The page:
Run FQL Queries

Table of Contents

 

FQL, the Facebook Query Language, allows you to use a SQL-style interface to query data exposed by the Graph API. It provides advanced features not available in the Graph API, including batching multiple queries into a single call.

You can use FQL with the Graph API by adding an additional parameter to the HTTP request:

GET /fql?q=<QUERY>

In the Facebook SDK for .NET, you can use the FacebookClient class to make the FQL call with the Graph API. You can instantiate the client and then invoke the GetTaskAsync(string path, object parameters) method, passing fql as the path parameter and set a parameter named q that has your query as its value.

This document covers the following topics:


Prerequisites

Before you begin, make sure you already set up Facebook Login. This ensures you have the prerequisites and your app is ready for additional Facebook integration.


Sample Overview

The completed sample allows users to log in with Facebook and run a query to output a limited set of friends.

The implementation builds on top of Facebook Login with two buttons that make FQL calls to fetch essentially the same information. One button runs a query that includes a sub query. The second button splits the call up into a multi-query. This shows how you can take data from one query and use it in the second. The completed app allows you to retrieve similar information from the query and multi-query call:

FQL Sample


Step 1: Set Up the User Interface

In this step, you'll add two buttons to the main page. One button runs a query and the second runs a multi-query. Both queries get friend data and output the friend list.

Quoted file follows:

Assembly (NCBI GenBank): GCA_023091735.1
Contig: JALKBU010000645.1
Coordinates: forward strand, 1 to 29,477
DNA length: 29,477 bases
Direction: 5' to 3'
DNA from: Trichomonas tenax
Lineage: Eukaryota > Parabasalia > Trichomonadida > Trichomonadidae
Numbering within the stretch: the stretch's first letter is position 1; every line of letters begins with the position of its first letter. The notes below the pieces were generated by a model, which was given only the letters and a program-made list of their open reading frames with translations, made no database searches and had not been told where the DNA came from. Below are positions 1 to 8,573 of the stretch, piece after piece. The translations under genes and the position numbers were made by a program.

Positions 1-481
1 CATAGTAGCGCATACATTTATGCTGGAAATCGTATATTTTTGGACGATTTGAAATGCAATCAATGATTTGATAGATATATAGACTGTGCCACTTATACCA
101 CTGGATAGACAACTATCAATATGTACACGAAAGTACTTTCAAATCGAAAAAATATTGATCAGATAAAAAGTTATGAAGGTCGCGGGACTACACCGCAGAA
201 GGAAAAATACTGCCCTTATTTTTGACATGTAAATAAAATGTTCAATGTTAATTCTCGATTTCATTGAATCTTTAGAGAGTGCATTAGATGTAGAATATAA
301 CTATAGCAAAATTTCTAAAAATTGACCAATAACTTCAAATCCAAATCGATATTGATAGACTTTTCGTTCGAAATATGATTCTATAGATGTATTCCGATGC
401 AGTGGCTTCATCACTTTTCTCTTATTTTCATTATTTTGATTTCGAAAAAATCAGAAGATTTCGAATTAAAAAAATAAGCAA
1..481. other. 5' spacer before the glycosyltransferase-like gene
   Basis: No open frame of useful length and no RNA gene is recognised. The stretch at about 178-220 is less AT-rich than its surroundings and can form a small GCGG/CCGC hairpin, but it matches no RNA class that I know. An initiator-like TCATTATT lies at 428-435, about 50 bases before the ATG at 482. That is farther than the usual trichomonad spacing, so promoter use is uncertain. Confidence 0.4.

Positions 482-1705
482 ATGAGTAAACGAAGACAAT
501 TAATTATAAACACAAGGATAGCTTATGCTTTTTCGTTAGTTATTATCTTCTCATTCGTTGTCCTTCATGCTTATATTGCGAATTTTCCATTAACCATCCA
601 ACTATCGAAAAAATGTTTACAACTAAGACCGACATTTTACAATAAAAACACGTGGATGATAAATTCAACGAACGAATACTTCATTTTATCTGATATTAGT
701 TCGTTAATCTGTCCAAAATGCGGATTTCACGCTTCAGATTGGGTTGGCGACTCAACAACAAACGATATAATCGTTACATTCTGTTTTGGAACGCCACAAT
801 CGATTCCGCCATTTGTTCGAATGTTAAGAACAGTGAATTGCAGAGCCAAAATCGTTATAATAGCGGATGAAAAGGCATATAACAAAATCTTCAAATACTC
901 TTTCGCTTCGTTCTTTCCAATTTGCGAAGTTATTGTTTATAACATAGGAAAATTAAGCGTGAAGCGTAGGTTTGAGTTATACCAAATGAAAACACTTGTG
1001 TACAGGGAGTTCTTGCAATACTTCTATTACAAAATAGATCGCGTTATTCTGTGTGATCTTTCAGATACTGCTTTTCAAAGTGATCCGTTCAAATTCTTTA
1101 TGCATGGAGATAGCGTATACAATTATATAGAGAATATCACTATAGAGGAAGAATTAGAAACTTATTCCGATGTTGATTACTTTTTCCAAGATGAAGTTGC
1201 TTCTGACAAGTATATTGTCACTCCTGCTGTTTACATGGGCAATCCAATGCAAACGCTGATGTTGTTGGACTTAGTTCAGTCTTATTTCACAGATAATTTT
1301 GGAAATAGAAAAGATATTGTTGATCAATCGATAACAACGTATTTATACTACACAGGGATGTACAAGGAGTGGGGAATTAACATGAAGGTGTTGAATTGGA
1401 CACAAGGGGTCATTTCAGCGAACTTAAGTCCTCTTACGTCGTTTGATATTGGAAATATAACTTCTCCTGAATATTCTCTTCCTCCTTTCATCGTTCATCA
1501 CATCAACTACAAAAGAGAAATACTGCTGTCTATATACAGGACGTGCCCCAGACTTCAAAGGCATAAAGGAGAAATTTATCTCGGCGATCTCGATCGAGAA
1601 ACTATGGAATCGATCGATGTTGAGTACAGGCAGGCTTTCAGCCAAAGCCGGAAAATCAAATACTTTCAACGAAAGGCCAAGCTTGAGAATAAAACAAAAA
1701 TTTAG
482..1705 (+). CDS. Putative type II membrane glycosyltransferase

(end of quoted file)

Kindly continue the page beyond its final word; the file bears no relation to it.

First, open the Main.xaml file and add two button controls to the main page just below the login button:

<Button 
    x:Name="queryButton"
    Height="60"
    Width="200"
    VerticalAlignment="Top"
    HorizontalAlignment="Center"          
    Margin="0,290,0,0"
    FontSize="20"
    Content="Query"
    Visibility="Collapsed" />

<Button
    x:Name="multyQueryButton"
    Height="60"
    Width="200"
    VerticalAlignment="Top"
    HorizontalAlignment="Center"          
    Margin="0,390,0,0"
    FontSize="20"
    Content="Multi-query"
    Visibility="Collapsed" />

The buttons will be set to hidden initially.

If you followed the Facebook Login doc, you should have a OnSessionStateChange() event handler in your Main.xaml.cs class file that is invoked whenever the user session state changes. Modify this method to show the buttons only when the user is authenticated:

private void OnSessionStateChanged(object sender, Facebook.Client.Controls.SessionStateChangedEventArgs e)
{
    if (e.SessionState == Facebook.Client.Controls.FacebookSessionState.Opened)
    {
        this.queryButton.Visibility = Visibility.Visible;
        this.multiQueryButton.Visibility = Visibility.Visible;
    }
    else if (e.SessionState == Facebook.Client.Controls.FacebookSessionState.Closed)
    {
        this.queryButton.Visibility = Visibility.Collapsed;
        this.multiQueryButton.Visibility = Visibility.Collapsed;
    }
}

Step 2: Add FQL to Fetch Friend Info

In this step, you'll link up the buttons you set up to make the query calls. When you've completed this step you'll know how to make FQL API calls using query and multi-query. In this step, the data you retrieve will simply log to the Visual Studio output console.

The query you're using gets the user's friends, limits results to 25, and returns the id, name and profile picture info:

SELECT uid, name, pic_square FROM user WHERE uid IN 
(SELECT uid2 FROM friend WHERE uid1 = me() LIMIT 25)

Step 2a: Query